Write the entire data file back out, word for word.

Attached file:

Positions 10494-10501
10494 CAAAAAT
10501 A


Positions 10494-10501
10494 CAAAAAT
10501 A